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### L36

Course: PSY 201, Fall 2010
School: Purdue
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Word Count: 753

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to Introduction Statistics in Psychology PSY 201 Professor Greg Francis Lecture 36 ANalysis Of VAriance The last topic! REPEATED MEASURES SUM OF SQUARES one way ANOVA deals with independent samples scores for an individual are dependent scores for dierent individuals are independent we want to consider one situation with a dependency suppose we repeat our measurements from the same individuals at dierent...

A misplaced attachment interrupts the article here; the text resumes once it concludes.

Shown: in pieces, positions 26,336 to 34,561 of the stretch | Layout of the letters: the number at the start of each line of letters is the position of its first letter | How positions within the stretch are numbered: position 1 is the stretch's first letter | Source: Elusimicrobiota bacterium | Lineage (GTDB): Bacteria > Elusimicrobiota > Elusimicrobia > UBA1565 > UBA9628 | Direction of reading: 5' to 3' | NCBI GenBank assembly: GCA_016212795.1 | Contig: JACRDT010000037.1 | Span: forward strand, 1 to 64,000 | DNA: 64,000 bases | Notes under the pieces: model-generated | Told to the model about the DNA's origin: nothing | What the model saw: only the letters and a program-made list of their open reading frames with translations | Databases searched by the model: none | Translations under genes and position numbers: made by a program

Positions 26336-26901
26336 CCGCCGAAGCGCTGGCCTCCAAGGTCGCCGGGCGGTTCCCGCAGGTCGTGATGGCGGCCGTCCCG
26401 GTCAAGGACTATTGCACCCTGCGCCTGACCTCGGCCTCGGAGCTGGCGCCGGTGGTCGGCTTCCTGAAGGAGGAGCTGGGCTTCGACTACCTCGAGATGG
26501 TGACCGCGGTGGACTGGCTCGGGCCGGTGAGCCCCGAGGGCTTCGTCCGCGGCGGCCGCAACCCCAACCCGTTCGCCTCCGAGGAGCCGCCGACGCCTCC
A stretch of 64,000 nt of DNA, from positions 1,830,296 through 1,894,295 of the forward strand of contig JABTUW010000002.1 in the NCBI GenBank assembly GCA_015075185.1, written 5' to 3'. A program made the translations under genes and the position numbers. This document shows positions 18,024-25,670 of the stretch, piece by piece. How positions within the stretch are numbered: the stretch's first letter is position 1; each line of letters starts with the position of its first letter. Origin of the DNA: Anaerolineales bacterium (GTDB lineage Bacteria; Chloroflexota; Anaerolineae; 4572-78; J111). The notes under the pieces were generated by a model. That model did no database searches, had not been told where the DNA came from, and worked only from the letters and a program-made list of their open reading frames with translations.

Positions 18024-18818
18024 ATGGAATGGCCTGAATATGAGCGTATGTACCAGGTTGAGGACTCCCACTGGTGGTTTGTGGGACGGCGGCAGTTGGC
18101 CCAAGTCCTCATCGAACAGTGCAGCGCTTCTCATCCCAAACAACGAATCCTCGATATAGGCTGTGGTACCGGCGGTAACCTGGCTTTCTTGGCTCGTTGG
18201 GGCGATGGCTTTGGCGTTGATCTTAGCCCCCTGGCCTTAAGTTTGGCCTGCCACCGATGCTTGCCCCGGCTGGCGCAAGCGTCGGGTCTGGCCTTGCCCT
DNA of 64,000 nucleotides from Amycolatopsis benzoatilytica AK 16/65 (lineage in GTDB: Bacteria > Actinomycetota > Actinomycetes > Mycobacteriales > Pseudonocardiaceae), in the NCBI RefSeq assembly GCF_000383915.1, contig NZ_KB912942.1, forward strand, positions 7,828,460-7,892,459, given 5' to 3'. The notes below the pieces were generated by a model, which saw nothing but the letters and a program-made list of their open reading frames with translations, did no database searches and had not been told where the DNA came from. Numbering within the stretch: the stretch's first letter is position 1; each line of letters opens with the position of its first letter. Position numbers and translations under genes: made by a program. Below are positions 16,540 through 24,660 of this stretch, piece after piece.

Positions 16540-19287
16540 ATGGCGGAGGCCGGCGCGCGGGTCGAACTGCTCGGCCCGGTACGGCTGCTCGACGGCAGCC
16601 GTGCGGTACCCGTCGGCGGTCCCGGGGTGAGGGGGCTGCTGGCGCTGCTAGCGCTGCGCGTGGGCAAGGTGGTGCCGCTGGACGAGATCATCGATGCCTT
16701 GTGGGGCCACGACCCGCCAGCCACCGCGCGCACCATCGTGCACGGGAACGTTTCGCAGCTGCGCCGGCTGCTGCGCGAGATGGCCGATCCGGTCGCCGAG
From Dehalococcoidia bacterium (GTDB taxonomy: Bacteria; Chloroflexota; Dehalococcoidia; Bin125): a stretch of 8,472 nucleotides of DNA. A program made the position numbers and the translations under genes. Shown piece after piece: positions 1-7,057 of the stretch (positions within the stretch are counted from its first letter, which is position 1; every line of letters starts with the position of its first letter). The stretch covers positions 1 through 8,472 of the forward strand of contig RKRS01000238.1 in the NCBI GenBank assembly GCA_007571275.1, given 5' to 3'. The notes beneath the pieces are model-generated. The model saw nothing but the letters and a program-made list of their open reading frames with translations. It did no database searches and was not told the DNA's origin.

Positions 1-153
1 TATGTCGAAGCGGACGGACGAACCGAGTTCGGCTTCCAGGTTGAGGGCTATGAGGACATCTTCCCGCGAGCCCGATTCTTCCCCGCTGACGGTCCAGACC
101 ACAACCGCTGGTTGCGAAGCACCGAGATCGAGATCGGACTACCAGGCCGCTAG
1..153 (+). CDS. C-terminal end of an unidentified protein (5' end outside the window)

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to Introduction Statistics in Psychology PSY 201 Professor Greg Francis Lecture 36 ANalysis Of VAriance The last topic! REPEATED MEASURES SUM OF SQUARES one way ANOVA deals with independent samples scores for an individual are dependent scores for dierent individuals are independent we want to consider one situation with a dependency suppose we repeat our measurements from the same individuals at dierent times e.g., tracking health patterns across years, grades throughout school,... SST = SSI + SSO + SSRes where SST is the total sum of square SSI is the variation among individuals SSO is the variation among test occasions SSRes is any other type of variation 2 3 INDIVIDUALS OBSERVATIONS RESIDUAL the combined variation among individuals is the combined variation across observations is we need a term that correspond to SSW SSI = iK (X i X )2 SSO = k n (X k X )2 where X X i = k ik K is the average for the ith individual across all observations where X X k = i ik n is the average for the k th observation across all subjects SSI deviation of individual means from overall mean SSO deviation of observation mean from overall mean does not correspond to SSW or SSB in the normal ANOVA similar to SSB in the normal ANOVA 4 5 we can directly calculate the total sum of squares SST = ki (Xik X )2 if there is variation beyond SSI and SSO , we can calculate it as SSRes = SST SSI SSO this is similar to SSW factors out variation due to individuals and variation due to observations 6 VARIANCE ESTIMATES VARIANCE ESTIMATES F RATIO SSRes > 0 due to random sampling (choice of individuals) SSRes M SRes = (K 1)(n 1) estimates the variance of the population distribution SSO can vary due to random sampling, or due to dierences across observations as before we compare these estimates with the F statistic M SO F= M SRes if H0 is true H0 : 1 = 2 = ... = K then there are no dierences across observations, so all variation must be due to random sampling. So, SSO M SO = K 1 estimates the variance of the population distribution if H0 is true the degrees of freedom associated with this estimate is (K 1)(n 1) if H0 is true F 1.0 if H0 is not true F > 1.0 look up Fcv for (K-1), (K-1)(n-1) degrees of freedom everything else is the same as before otherwise it overestimates it 7 8 9 EXAMPLE (1) HYPOTHESIS (2) CRITICAL VALUE H 0 : 1 = 2 = 3 for the numerator (observation sum of squares) we have A school principal traces reading comprehension scores on a standardized test for a random sample of dyslexic students across three The years. data are given below. Complete the ANOVA using = 0.05. Student Third Grade Fourth Grade Fifth Grade 1 2.8 3.2 4.5 2 2.6 4.0 5.1 3 3.1 4.3 5.0 4 3.8 4.9 5.7 5 2.5 3.1 4.4 6 2.4 3.1 3.9 7 3.2 3.8 4.3 8 3.0 3.6 4.4 Tk 23.40 30.00 37.30 ki Ha : i = k for some i and k test with = 0.05 df = K 1 = 3 1 = 2 for the denominator (residual sum of squares) we have df = (K 1)(n1) = (31)(81) = 14 Ti 10.50 11.70 12.40 14.40 10.00 9.40 11.30 11.00 90.70 so from the F distribution table we nd the F critical value to be Fcv = 3.74 2 Xik = 361.43 10 11 12 (3) TEST STATISTIC (3) TEST STATISTIC there are computational formulas that help manage the calculations 2 T N where T is the sum of all scores SST = k i 2 Xik SSO = so (90.70)2 = 361.43 342.77 24 SST = 18.66 SST = 361.43 and T2 T2 SSI = i K N i k 2 Tk T 2 n N (23.40)2 (30.0)2 (37.30)2 + + 342.77 8 8 8 SSO = 354.86 342.77 = 12.09 SSO = so any remaining variation is residual SSRes = SST SSI SSO SSRes = 18.66 5.67 12.09 = 0.90 again, these cannot be negative! (3) TEST STATISTIC now calculate SSO 12.09 M SO = = = 6.05 K 1 2 and SSRes 0.90 M SRes = = = 0.06 (K 1)(n 1) 14 and get the F statistic M SO 6.05 F= = = 100.83 M SRes 0.06 where Ti is the sum of observations for the ith individual so SSI = 348.44 342.77 = 5.67 Note, this cannot be negative! 13 14 15 (4) INTERPRET SUMMARY TABLE ASSUMPTIONS since F = 100.83 > 3.74 = Fcv we reject H0. there is evidence that the reading scores for these subjects are dierent across the years Source of Sum of Degrees of Variance variation squares freedom estimate F ratio Occasions 12.09 2 6.05 100.83 Individuals 5.67 7 Residual 0.90 14 0.06 Total 18.66 23 With = 0.05, Fcv = 3.74. Therefore H0 is rejected. ANOVA for repeated measures depends on four assumptions 1. The sample was randomly selected for a population. 2. The dependent variable (e.g., reading scores) is normally distributed in the population. 3. The population variances for the test occasions are equal. (homogeneity of variance) 4. The population correlation coecients between pairs of test occasion scores are equal. deviation from (2) tends to not cause serious problems deviations from (3) and (4) can be compensated for sometimes 16 17 18 CONCLUSIONS NEXT TIME restrictions on use of one-way ANOVA nish up details of class strength of association ANOVA repeated measures Study guide for nal exam How does it feel to not be a schmuck? partitioning the variance accounts for dependence among scores for same subjects 19 20
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